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Young children’s bodies, including their brains, are physically more vulnerable than adults'. Infants' underdeveloped neck muscles and inability to control head movements also make their brains very vulnerable. Along with the physical vulnerabilities, a young child does not have the experience and knowledge to recognize and avoid dangers.
Infants and young children are also more susceptible to environmental toxins, that can affect growth and brain development. Some environmental toxins can damage the developing brain cells. One example of such a toxin is lead. Lead may be found inpaint applied in buildings before 1978, in dir, or in some toys. When children put something containing lead in their mouths, the lead can get into the bloodstream and be deposited in the brain and nerves. Lead poisoning can have dramatic negative effects on brain development and learning.
Until infants can control their neck and shoulder muscles, their heads need to be supported when they are held. Because the skull bones have not fully joined, and the brain is still developing myelin on the neurons, there is more room in infants' skulls for the brain to move around.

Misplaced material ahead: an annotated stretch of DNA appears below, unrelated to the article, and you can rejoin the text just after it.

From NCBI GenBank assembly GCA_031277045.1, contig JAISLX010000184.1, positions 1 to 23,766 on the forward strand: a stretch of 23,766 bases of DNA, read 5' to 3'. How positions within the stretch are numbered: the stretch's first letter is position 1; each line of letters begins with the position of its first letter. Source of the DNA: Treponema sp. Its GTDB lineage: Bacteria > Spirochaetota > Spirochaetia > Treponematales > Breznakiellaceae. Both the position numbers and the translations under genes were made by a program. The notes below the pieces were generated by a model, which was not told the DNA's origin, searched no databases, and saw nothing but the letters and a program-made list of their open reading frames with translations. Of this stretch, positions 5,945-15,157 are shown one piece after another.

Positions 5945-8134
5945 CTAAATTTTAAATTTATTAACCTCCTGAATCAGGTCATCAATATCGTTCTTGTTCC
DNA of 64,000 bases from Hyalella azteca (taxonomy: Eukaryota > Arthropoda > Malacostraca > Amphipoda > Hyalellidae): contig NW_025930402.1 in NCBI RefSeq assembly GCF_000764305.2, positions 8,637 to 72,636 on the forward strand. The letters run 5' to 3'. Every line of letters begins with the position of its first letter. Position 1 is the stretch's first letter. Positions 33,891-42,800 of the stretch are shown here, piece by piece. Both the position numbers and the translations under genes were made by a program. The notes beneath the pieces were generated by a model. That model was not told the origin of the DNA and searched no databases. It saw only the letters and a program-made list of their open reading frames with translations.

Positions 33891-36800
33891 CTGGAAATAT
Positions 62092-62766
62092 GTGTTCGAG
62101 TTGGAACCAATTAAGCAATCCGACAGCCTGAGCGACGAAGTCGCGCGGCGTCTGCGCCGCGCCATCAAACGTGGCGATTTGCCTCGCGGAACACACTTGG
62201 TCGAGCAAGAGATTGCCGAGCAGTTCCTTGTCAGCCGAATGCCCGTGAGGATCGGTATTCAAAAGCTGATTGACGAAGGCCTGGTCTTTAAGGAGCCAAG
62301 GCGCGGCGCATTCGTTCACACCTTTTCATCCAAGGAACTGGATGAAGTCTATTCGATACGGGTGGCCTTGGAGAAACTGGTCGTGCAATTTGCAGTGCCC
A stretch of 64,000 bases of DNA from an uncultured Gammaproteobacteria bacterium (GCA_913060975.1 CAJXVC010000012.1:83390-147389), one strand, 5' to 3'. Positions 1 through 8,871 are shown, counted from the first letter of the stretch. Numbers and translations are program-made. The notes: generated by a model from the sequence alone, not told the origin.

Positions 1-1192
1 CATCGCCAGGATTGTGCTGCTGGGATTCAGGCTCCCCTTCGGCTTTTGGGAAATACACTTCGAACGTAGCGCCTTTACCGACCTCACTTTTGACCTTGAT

Physical dangers are also a threat to brain development. Because the frontal areas of young children's brains are not fully developed, children do not have the decision-making skills to avoid dangerous situations such as running into the street.
A violent environment also increases chances of injury to the developing brain. Young children should never be hit or exposed to physical or verbal abuse, because this can slow and alter brain development. Shaking infants is especially dangerous and can result in serious, permanent brain damage (referred to as shaken baby syndrome) or even death. Normal interaction with a child, like bouncing the baby gently on a knee, will not cause shaken baby syndrome.
Children's developing brain is more vulnerable to injury. The adults in children's lives are responsible for creating a safe physical environment, understanding child growth and development, and having realistic expectations of children's capabilities at each stage of development. With these supports, children have a strong foundation for healthy brain development.